UTMs – Why these are important

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UTM stands for Unified Threat Management. It is more than ‘just a firewall’, and it is one of the most important elements of a network.

As you know, my company offers third party IT services to clients of ours. In most cases, this means everything from firewalls to servers to printer support. Far too often, we take on new clients who really have no decent firewall or security on their network. You wouldn’t believe the amount of D-Link and Linksys WiFi routers that we see serving as the primary security device on small to medium size networks.

In the past, we simply had firewalls. Some of these were software based, some were hardware based. But they were just that, a firewall. They controlled access to ports, had the ability to filter and control internal traffic, and could permanently block access to the network to specifically identified external IPs. While these were (and are) good devices to have in your network security design, they simply don’t do enough to address today’s modern threats.

UTMs provide so much more functionality than a simple firewall. They encompass features such as:

  • A hardware firewall
  • Full anti-virus and anti-malware filtering
  • IPS (Intrusion Prevention System)
  • VPN (Virtual Private Network)
  • Security logging

The firewall is pretty straight forward, and continues to be the main focus of UTMs.

Anti-virus and anti-malware filtering has been around for some time now in the UTM world, and it is becoming increasingly popular, especially with small and medium size organizations. Think about this, you can filter viruses and malware coming from the internet directly at the hardware level. Before the malicious traffic even enters your network. From a system administrator’s perspective, this is probably the most convenient feature of a UTM. You have one license to worry about, and one device. No more software loaded on individual workstations, no more updates to push out, no more resource hogging on servers and clients. Yes, some will make the argument ‘what if someone brings a virus from home on their USB thumb drive’. Windows 7 and 8 include Windows Security Essentials (or Windows Defender), which is a free Microsoft product that protects against viruses and malware. This is sufficient for most networks, especially considering the likelihood of a user coming in with infected data (which in the real world is pretty low for smaller organizations).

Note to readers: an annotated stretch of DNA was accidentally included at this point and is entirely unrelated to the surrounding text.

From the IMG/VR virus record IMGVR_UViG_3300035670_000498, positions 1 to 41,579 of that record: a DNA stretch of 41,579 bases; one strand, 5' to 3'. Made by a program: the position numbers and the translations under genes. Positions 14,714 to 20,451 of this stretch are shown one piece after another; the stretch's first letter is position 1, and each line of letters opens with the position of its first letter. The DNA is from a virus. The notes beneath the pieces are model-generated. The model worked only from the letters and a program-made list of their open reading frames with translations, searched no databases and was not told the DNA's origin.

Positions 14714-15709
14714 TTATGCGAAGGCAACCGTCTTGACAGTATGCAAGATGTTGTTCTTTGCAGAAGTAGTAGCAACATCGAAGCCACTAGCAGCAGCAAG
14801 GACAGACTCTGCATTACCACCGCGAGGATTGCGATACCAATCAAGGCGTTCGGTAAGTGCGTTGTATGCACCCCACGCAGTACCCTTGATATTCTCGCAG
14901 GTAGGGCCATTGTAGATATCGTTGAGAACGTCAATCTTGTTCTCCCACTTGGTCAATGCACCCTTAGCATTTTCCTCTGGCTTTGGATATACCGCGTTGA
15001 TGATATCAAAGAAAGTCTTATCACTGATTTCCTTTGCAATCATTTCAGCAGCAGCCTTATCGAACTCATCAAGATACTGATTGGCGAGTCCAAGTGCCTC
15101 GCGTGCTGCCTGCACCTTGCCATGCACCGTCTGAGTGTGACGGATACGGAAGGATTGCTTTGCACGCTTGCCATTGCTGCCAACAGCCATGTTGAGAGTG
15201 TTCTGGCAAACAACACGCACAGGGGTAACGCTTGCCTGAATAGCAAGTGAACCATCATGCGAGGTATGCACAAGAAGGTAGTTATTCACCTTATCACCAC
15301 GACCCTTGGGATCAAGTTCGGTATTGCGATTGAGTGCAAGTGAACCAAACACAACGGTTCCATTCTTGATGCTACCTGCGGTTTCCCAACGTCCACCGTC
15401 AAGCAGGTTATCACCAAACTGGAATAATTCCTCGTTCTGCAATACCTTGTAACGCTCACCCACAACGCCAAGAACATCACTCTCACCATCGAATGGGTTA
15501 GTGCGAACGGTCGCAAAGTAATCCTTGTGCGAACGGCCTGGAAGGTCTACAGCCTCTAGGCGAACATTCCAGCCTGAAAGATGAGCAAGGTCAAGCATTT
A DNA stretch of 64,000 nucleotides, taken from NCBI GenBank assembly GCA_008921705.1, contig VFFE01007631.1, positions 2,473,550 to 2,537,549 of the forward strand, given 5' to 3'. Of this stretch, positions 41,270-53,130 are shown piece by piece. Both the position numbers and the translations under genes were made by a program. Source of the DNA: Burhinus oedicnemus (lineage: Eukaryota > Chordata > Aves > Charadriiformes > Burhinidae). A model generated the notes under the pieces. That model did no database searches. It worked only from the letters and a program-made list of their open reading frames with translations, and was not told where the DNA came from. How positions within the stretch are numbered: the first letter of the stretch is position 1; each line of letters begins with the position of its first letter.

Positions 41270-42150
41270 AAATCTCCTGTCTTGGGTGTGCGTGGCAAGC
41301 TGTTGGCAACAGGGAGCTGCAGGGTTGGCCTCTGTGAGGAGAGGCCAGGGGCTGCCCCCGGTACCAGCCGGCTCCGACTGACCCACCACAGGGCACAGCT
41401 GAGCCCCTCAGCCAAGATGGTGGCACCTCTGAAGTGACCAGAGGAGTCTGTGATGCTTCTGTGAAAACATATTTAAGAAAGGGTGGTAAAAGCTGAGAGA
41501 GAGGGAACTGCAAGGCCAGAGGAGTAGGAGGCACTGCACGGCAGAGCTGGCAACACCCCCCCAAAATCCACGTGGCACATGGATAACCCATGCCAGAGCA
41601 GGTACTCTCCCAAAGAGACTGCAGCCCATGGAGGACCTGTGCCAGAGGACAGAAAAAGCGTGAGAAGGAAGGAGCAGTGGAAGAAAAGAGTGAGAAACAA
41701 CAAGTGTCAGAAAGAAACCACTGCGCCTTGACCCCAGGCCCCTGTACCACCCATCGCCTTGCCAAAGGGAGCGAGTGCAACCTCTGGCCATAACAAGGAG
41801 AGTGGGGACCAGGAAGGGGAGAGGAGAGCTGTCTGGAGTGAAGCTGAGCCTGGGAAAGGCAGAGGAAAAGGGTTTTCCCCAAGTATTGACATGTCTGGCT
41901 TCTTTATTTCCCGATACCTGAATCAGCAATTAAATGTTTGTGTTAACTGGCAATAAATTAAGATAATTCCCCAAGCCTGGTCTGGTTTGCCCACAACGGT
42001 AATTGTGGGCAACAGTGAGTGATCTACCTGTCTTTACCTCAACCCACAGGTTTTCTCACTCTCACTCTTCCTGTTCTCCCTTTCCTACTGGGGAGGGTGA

IPS, or Intrusion Prevention Systems, is software that runs on UTMs that detects intrusion attempts by malicious users. They examine behaviour (port scanning, etc.), and counteract threats when they detect them. Because IPS is an adaptive technology, it can provide better protection than just your firewall. Firewalls merely let traffic in or block it. They don’t ‘watch’ traffic in an ‘intelligent’ fashion.

VPN, or Virtual Private Network allows users who are off-site, away from the main network, to log in securely and access network resources (such as shared files and folders). VPN connections utilize encryption, so the traffic that is sent back and forth isn’t in plain view over the internet. This is an absolute must-have for organizations who need off-site access to their network.

Finally, security logging. Everything that the UTM does can be logged and filed. This includes intrusion attempts, successful VPN connections, etc. This allows for easy auditing, should anything ever occur.

These are just some of the features that modern day UTMs provide. More importantly, many UTMs aren’t that expensive. A few hundred dollars will get you a basic entry level model. Remember, do not trust your network security to a home-based WiFi router, you will end up regretting it.


Martin Lehner

Martin Lehner is an technology professional working for an IT services firm in Whitehorse, Yukon (Canada). He has been working in the technology field for over a decade. With a degree in Business Admin and numerous industry certifications, Martin leads a team of IT professionals that provide third party support for clients. Originally starting a company to offer web development services, Martin quickly realized that clients wanted the entire spectrum of technology services. When Martin is not at work (which is not often, since his company offers 24/7 support), he is busy at home spending time with his family.

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